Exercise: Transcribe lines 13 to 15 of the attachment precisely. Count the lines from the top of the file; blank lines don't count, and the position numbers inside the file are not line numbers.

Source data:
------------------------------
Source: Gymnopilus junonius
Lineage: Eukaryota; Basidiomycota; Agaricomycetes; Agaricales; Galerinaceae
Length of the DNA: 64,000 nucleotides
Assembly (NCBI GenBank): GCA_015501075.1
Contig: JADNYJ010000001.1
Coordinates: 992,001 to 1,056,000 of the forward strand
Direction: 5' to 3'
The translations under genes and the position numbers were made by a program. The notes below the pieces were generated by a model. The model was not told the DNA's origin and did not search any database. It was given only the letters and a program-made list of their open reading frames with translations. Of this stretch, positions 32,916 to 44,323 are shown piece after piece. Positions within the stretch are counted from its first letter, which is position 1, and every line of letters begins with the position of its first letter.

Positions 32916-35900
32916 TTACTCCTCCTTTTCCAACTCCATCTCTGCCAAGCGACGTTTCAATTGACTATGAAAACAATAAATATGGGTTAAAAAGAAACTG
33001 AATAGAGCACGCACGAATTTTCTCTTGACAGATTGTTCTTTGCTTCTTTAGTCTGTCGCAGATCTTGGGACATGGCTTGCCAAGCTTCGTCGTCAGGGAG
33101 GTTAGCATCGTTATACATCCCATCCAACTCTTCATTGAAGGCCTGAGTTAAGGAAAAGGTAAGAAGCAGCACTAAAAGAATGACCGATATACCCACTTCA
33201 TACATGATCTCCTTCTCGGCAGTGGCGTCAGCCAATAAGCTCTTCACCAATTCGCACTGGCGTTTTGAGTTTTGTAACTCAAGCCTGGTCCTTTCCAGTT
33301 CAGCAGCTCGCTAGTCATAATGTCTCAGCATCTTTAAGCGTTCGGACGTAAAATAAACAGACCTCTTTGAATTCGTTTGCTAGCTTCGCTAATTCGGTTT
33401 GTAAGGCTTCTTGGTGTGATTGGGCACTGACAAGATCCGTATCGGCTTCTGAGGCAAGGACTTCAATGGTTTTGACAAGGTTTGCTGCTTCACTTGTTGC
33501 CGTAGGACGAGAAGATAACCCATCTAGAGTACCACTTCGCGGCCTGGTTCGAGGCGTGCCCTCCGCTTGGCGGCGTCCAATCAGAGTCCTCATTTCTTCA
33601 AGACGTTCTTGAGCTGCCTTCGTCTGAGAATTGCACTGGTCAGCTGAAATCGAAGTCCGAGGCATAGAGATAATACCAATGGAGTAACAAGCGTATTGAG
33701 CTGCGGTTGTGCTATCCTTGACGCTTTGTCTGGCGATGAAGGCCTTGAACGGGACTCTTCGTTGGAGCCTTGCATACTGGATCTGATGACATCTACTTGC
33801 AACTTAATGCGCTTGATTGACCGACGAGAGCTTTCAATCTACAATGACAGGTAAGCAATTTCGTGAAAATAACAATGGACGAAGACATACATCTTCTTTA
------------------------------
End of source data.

33201 TACATGATCTCCTTCTCGGCAGTGGCGTCAGCCAATAAGCTCTTCACCAATTCGCACTGGCGTTTTGAGTTTTGTAACTCAAGCCTGGTCCTTTCCAGTT
33301 CAGCAGCTCGCTAGTCATAATGTCTCAGCATCTTTAAGCGTTCGGACGTAAAATAAACAGACCTCTTTGAATTCGTTTGCTAGCTTCGCTAATTCGGTTT
33401 GTAAGGCTTCTTGGTGTGATTGGGCACTGACAAGATCCGTATCGGCTTCTGAGGCAAGGACTTCAATGGTTTTGACAAGGTTTGCTGCTTCACTTGTTGC